2. Important paper. Exposing Emperor’s stinky new clothes. Our gas network has been lined and upgraded in anticipation of a switch to hydrogen. The wrong direction.

  3. Hydrogen gas boiler switchover will not be far off then.

    Anyone who wishes to delay reducing emissions is going in the wrong direction. Especially during a transition period from those shouting loudest for change.

    Unfortunately the usual suspect’s with vested interests not any national interest.

  4. Arguments mainly revolve around energy generation, with very little on energy reduction. The benefits from smart meters have been realised in some quarters but progress is still too slow. By shifting electricity usage to off peak periods, the peak electricity demands are reduced; the demand curve is flattened. This could lead to the need for fewer new electricity generation complexes and reduced calls on fossil fuel fed generation plants to meet peak demands especially in winter months. Battery storage can play a part as can other methods of energy storage. For example, renewable energy can be used to compress gas, which can then be released to drive electricity generators in a similar fashion to hydroelectric generation. But much more effort and investments need to be directed towards energy reduction. Government initiatives to-date have not been sufficiently ambitious to make a significant impact on energy reduction. Hydrogen as an energy source derived from fossil fuels doesn’t make sense. Mixing hydrogen with natural gas is at best a short term solution, a distraction from achieving the ultimate goal of saving our civilisation from destructive climate change. If fusion can be made to work, providing many times more energy than is needed to create it, then the whole ball game changes and we could eventually cease using any kind of fossil fuel energy, except perhaps for specific industrial (see the report) uses where green hydrogen might be the solution. For any kind of energy, distribution is a fundamental aspect that cannot be ignored. Electricity wins here easily.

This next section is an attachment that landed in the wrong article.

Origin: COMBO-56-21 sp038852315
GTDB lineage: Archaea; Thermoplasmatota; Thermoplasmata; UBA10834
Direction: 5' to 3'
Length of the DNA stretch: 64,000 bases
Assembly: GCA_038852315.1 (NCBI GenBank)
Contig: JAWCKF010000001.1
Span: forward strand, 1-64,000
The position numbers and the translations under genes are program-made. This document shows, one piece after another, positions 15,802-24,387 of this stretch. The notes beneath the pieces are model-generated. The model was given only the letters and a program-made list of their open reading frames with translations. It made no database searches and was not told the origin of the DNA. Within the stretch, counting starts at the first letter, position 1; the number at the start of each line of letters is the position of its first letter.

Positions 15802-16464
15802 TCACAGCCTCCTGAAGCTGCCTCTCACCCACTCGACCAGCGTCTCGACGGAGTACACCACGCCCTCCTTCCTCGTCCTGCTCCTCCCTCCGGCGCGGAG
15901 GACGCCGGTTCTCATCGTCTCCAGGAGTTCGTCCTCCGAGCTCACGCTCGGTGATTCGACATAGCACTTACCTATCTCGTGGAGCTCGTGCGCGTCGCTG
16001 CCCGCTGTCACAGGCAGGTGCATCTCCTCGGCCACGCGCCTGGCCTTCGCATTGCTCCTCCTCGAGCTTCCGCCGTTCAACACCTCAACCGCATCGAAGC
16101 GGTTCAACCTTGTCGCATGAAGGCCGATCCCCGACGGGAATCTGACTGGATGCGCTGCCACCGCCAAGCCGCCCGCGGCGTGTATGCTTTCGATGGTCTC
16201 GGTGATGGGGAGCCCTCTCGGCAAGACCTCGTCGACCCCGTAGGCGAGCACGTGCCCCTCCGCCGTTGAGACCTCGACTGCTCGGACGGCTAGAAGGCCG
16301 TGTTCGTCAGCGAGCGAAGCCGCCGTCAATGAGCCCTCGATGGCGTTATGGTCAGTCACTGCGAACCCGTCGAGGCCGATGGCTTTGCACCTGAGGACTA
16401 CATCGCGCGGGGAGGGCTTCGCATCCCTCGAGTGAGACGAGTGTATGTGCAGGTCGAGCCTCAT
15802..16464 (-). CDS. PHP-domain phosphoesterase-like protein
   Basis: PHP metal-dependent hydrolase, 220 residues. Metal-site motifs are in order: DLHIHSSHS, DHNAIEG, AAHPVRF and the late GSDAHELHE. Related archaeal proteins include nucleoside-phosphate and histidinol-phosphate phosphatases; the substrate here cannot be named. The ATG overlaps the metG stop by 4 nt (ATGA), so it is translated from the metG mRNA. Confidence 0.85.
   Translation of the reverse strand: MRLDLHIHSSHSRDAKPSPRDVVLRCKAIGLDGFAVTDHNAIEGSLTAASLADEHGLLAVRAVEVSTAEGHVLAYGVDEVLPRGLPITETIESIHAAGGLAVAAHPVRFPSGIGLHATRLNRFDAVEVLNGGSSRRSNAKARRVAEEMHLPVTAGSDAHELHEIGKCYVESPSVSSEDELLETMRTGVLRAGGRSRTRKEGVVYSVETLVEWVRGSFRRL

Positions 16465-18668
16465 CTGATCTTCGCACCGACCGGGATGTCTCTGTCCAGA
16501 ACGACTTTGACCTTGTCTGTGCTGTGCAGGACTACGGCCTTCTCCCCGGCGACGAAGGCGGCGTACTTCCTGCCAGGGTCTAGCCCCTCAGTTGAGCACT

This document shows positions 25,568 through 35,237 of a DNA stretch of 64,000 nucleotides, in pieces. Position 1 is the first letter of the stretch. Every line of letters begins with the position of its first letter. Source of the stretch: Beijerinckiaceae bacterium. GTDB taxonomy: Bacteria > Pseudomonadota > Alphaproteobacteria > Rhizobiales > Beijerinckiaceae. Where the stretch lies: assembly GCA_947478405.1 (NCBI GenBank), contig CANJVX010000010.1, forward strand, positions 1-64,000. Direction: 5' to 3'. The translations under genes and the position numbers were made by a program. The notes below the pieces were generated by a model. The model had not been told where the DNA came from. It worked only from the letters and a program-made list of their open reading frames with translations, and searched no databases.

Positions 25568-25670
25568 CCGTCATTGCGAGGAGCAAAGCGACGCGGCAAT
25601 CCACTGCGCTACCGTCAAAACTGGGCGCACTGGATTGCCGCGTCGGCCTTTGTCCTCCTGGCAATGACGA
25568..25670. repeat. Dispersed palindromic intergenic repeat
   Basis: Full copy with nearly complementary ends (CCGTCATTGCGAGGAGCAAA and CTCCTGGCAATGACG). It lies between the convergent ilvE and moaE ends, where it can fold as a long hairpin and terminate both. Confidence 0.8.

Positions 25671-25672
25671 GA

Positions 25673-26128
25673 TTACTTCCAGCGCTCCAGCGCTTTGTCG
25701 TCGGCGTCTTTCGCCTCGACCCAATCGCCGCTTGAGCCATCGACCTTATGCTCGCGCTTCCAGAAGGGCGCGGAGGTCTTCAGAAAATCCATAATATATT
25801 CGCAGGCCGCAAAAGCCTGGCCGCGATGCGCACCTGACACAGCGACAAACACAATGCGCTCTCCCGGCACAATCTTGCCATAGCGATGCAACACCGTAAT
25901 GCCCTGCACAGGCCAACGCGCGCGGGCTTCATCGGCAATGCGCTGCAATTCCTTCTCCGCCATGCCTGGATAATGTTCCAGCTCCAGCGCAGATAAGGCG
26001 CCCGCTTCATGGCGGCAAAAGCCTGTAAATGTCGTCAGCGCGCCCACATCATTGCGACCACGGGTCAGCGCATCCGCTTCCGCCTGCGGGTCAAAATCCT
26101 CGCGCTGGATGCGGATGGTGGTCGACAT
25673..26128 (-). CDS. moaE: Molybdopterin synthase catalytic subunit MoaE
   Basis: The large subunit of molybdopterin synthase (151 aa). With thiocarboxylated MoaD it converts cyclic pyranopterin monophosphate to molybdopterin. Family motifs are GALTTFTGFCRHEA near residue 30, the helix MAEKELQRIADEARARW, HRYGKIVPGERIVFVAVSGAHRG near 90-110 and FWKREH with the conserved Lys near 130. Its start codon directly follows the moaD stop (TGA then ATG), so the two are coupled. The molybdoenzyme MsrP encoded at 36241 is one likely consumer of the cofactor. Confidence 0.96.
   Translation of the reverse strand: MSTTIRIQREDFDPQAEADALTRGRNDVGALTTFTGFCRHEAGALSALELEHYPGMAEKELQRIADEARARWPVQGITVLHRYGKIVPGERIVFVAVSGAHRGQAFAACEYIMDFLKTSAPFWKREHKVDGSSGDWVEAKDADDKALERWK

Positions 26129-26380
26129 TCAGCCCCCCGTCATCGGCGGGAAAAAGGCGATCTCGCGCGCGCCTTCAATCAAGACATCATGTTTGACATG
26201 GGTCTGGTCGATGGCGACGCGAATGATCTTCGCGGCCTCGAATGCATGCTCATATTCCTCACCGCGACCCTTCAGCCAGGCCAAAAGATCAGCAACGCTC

• Malcolm

      What seems to be being suggested in the article above is more nuclear power stations like Hinckley point with the next being planned for Suffolk.

      Maybe Surrey will be after Suffolk as the amount of energy that is consumed is not decreasing & we have already had power supply interruptions this year due to a lack of wind power which had been highly proclaimed to be the game changer.

      Is throwing good money after bad really the solution?

  5. I still await the development of carbon harvesting.

    Maybe if carbon was approached from the value angle there would be more rapid moves towards utilizing carbon, rather than looking to dispose of it as a waste product.

    Then, my children and grandchildren could end up with graphene keyboards instead of plastic ones!